The series has completed a look at the development of the major intersections along Lake Park Avenue, and turned to stories of interest within the Hyde Park and Kenwood communities. The articles are all of varying topics, but relate to the residences that currently or in the past have defined the urban fabric. Additional images for this article, the 27th of the series, and all previous topics are available on the Hyde Park Herald website; click on the Lost Hyde Park icon.
Susan O’Connor Davis
In 1907 Hertel, Jenkins & Company published a manuscript written by Booker T. Washington entitled “The Negro in Business.” In this book, Washington wrote that his aim was not to produce a volume containing a statistical study of black enterprises. Rather he strove to provide stories of successful men and their respective fields, in hopes of inspiring a younger generation.
Washington was the son of a slave and a white father unknown to him. Raised on a Virginia plantation, he was a determined advocate for African Americans and came to prominence as the head of the Tuskegee Institute in Alabama. There, Washington believed that teaching basic education, in combination with training in manual and domestic labor trades, blacks would play a needed role in society that would lead to acceptance by whites.
The careers Washington documented in 1907 were varied widely. Entries included those of an undertaker, minister, financier, publisher, hotelkeeper and caterer – all paths successfully undertaken in the years following emancipation.
Decades earlier on the eve of the Civil War, the directory of the city of Chicago listed 1,500 Negroes as residing within its confines. These African Americans worked in various capacities, many of which were discussed over 40 years later in Washington’s book. Within the 1861 directory one black was listed as a hotelkeeper, another a butcher; 16 were hairdressers and barbers numbered five.
But one enterprising young man had not yet made his way to our city.
Charles Henry Smiley was 9 years old at the time, also the son of slaves. After the war began the family escaped to St. Catherines, Canada – the final terminus on the Underground Railroad for hundreds of slaves. Six years later, after the war and threat of recapture were over, his parents moved back across the border and settled in Philadelphia. Fifteen-year-old Charles began work as a laborer there.
By 1880 Smiley had married and lived at 1229 Ramble Street with his wife Amanda and two sons. His situation had improved according to the 1880 census; he then worked as caterer, a popular profession in Philadelphia at the time. Before long his growing family made their way to Chicago, where Smiley found employment first as a janitor and then as a waiter.
The latter was the task that particularly suited him. Building on his experience in Philadelphia, Smiley began serving at the parties of Chicago’s elite where he learned the requisites of establishing a catering business here. According to David Shields, author of “The Culinarians, Lives and Careers from the First Age of American Fine Dining,”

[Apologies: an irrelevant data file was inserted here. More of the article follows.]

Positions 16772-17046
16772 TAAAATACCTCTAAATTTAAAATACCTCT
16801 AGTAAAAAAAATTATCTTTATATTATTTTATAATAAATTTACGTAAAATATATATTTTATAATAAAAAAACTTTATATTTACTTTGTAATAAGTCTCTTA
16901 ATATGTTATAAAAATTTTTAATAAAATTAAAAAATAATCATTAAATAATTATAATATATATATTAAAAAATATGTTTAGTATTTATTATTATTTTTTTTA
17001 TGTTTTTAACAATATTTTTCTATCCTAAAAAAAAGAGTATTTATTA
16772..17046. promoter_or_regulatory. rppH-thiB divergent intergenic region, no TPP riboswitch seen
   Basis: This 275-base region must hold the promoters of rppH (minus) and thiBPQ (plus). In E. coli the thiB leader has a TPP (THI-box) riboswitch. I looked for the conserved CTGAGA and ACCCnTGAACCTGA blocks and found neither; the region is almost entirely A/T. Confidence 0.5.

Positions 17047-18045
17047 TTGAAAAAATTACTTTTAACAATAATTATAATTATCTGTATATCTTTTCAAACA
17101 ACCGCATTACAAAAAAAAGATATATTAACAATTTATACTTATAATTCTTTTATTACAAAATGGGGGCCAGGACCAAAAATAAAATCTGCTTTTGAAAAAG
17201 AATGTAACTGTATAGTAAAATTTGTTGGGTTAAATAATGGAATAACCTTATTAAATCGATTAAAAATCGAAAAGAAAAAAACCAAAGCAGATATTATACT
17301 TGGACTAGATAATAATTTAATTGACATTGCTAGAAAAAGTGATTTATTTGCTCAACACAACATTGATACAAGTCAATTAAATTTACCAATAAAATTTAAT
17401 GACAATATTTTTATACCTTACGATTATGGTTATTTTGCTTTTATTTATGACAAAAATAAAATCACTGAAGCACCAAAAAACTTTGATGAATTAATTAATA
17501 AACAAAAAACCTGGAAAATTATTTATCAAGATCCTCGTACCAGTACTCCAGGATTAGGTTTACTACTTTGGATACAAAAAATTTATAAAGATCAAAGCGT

Smiley’s “attention to detail, his taste in appointments and decorations, his ingenuity in conceiving presentations and entertainments” vaulted him to the top of the profession.
By the turn of the century, the son of fugitive slaves was the city’s foremost caterer. And Hyde Park played a role in the life of this remarkable man.
In 1867 George Pullman founded the Pullman Palace Car Company, several miles south of our community. His company designed and manufactured sleeping cars for the growing railroad industry. Following the Civil War Pullman hired formerly enslaved blacks as Pullman Porters, chefs and waiters.
The company grew rapidly and in 1879, architect Solon S. Beman came to Chicago at the request of the railroad car magnate to design the company’s town. Following his success at Pullman, Beman was contracted to supervise the design of Rosalie Villas, a planned community located in what was then known as South Park. Located on a two-block stretch of Harper Avenue between 57th and 59th streets, the parcel was developed by Amelia “Rose” Buckingham, hence the name.
Beman’s concept for the Rosalie Villa project included unique and picturesque residences, many of which were originally used as summer homes, combined with amenities including a family-run grocery store, a café, a private club and a public entertainment hall.
The terra cotta – arched 57th Street entrance to the Villas was flanked by the South Park Club on the east and Beman’s Rosalie Music Hall on the west. When hotelier and grocer Louis D. Beman opened the shingle-style hall in 1886, he turned to Charles Smiley to run the Red Roses Café. Smiley was already listed as one of just nine caterers in the city directory, and he used the well-outfitted kitchen of the luxurious facility as a catering office.